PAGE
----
Protect What’s Left After Fire
As communities rebuild after this season’s wildfires, we need to protect the best of what’s left and treat Oregon’s sensitive burned forests with car. In the Santiam Canyon, along the McKenzie and Umpqua Rivers, we are seeing green trees being logged, and extensive cutting on sensitive burned lands. We let the Columbia River Gorge come back naturally after the Eagle Creek fire, and so we know how to let these forests recover. We have already lost so much, let’s protect what’s left and bring back our beloved recreation areas.
Tell Oregon’s leaders to protect our naturally recovering public lands, recreation areas from excessive post-fire cutting!
Born from Fire
This time lapse clip shows Angel’s Rest, an area that was burned by the Eagle Creek Fire in 2017, as it emerges green and full of life again.
Thriving with Fire
Fires are a Natural Part of our Forests
The forests of the Pacific Northwest were all born from fire. After a fire, we see charred trees and blackened landscapes, yet soon after the fire goes out we see the green sprouts of new life return. For centuries, native peoples of the Pacific Northwest worked with fire, not against it, in order to thrive in this region.
Post-fire logging hurts forest recovery
Without public input or oversight, forest managers are authorizing extensive cutting along in and around popular recreation areas, scenic areas and campgrounds. In the Columbia River Gorge, the landscape was left to come back naturally, with limited cutting at parking areas. Today the Gorge is green and full of life again. The large fire-killed trees are still standing, and are providing homes to birds and are stabilizing the soils.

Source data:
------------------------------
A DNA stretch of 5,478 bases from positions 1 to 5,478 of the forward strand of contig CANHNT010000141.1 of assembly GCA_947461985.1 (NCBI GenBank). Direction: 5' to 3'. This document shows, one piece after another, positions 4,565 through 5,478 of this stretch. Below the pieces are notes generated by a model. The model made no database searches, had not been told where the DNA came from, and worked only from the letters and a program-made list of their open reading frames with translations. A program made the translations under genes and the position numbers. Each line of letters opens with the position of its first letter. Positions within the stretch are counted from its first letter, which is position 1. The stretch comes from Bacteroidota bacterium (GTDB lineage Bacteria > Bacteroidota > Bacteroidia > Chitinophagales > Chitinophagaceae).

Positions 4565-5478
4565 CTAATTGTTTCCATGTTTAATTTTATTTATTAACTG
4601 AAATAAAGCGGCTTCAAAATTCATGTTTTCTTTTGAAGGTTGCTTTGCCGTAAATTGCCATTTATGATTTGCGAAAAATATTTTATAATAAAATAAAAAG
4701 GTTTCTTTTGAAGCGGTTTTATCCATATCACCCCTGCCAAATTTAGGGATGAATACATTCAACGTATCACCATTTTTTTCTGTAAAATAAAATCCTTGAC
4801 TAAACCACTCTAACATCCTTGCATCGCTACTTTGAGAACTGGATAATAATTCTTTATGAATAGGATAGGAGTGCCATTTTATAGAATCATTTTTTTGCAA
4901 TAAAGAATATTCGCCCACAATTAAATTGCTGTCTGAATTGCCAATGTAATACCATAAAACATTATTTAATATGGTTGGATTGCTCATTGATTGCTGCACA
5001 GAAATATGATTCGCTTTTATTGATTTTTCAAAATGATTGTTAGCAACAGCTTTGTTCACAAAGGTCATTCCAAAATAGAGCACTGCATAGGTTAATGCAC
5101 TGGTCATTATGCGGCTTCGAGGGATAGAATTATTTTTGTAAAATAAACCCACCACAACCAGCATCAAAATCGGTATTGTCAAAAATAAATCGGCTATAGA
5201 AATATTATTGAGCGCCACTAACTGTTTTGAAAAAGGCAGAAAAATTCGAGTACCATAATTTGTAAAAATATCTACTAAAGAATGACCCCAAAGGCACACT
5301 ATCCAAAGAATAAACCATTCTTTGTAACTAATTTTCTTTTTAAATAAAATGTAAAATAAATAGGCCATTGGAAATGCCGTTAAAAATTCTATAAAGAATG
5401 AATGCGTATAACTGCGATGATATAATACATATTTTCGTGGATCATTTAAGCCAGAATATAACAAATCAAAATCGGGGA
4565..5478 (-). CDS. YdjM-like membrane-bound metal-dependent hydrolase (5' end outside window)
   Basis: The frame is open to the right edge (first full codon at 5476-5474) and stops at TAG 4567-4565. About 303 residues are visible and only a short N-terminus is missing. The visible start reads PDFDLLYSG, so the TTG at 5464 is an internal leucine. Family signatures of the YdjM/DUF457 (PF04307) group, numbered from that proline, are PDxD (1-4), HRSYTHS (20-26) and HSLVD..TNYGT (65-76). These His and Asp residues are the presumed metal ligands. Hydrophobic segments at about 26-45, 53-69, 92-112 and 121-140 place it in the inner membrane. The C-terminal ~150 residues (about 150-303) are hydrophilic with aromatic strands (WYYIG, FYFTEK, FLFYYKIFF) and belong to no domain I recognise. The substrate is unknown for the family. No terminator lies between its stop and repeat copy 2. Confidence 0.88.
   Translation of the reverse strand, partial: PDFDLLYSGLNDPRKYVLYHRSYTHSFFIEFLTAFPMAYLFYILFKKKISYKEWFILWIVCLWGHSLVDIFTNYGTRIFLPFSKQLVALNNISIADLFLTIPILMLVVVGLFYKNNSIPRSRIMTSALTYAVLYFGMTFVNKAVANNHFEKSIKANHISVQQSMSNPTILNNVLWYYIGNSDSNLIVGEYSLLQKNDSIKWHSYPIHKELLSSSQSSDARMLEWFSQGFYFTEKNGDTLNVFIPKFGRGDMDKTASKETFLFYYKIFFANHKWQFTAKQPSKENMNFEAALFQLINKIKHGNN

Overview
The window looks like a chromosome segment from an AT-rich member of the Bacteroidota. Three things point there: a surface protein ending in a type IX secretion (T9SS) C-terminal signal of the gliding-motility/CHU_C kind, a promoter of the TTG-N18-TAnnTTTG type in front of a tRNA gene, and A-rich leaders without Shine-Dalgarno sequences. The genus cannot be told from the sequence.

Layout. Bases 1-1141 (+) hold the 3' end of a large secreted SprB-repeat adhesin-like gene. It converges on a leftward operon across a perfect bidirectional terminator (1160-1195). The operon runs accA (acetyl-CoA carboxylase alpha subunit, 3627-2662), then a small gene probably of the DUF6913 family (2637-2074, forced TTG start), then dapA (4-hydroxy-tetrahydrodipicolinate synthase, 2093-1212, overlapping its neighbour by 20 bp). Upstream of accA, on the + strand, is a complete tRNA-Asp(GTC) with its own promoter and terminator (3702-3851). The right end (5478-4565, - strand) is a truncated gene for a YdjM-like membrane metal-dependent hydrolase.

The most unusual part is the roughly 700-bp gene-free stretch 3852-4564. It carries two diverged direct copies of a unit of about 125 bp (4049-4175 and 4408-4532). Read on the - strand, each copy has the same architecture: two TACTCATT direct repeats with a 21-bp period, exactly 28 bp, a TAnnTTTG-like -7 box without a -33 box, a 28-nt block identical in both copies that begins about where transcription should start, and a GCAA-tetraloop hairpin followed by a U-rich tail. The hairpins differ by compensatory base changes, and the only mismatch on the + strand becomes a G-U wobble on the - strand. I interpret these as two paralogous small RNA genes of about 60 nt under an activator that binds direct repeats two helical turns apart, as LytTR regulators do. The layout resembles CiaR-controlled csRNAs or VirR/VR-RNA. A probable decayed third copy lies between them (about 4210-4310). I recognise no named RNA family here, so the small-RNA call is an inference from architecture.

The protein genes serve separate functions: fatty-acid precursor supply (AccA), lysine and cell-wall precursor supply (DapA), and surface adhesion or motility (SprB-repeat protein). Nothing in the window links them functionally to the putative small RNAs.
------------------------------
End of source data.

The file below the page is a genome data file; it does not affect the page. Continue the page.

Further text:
Post-Fire Logging Threatens Our Drinking Water Supplies
While wildfire impacts the soils and forests in our drinking watersheds, logging compounds and increases the impact many times over.
Top experts at Oregon State University have documented how post-fire logging can magnify and compound the impact by 28 times, dirtying the water and increasing treatment costs.
Post-fire logging can increase sedimentation in watersheds by 2,800%, harming fish and increasing costs to purify drinking water.
The natural process of recovery can only happen if we let it.
Logging emits more carbon than wildfire
Most of the biomass carbon in a forest is stored in the trunks of large trees and organic soil, and wildfire mostly burns up the needles and smaller material. In contrast, post-fire logging and milling releases additional carbon on top of that lost by the fire – an additional 40%. A burned and unlogged forest recovers the carbon it had pre-fire within 15-20 years.